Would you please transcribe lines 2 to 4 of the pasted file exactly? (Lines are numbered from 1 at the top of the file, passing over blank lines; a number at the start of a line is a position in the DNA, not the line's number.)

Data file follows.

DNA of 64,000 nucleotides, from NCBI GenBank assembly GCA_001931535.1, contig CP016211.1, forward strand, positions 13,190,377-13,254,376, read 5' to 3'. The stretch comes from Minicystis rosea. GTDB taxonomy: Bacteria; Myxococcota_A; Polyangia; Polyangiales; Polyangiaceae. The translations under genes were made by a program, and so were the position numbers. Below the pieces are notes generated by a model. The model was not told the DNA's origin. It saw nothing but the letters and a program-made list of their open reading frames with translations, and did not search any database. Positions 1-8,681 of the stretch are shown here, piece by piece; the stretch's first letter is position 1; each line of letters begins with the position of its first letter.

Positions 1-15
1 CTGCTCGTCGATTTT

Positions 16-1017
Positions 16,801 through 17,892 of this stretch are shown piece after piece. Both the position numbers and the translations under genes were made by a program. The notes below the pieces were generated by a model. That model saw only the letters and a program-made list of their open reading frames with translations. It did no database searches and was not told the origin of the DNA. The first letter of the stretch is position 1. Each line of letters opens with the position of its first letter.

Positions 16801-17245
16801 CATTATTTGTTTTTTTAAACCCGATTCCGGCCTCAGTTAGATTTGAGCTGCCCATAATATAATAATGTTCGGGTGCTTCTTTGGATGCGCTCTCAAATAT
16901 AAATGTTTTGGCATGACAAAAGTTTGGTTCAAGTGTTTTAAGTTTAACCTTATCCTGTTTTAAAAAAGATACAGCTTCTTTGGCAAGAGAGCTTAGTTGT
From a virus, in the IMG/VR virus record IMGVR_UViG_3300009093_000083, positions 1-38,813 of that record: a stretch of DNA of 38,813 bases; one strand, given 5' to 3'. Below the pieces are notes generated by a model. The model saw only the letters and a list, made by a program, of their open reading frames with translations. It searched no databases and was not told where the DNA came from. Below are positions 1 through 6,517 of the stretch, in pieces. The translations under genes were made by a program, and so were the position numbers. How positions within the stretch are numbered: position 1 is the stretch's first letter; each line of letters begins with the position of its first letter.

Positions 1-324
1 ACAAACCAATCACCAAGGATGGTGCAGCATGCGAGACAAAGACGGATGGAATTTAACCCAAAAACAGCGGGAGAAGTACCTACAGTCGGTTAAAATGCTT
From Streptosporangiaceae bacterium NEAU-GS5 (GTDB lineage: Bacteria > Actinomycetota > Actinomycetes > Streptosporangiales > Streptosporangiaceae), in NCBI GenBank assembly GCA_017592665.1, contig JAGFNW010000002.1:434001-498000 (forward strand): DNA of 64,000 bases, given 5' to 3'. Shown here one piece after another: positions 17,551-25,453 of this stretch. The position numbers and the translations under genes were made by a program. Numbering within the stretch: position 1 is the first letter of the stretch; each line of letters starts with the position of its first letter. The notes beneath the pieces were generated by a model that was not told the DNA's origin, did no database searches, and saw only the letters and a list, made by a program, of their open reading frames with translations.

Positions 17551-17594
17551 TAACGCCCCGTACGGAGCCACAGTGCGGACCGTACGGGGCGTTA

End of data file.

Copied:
Positions 1-15
1 CTGCTCGTCGATTTT

Positions 16-1017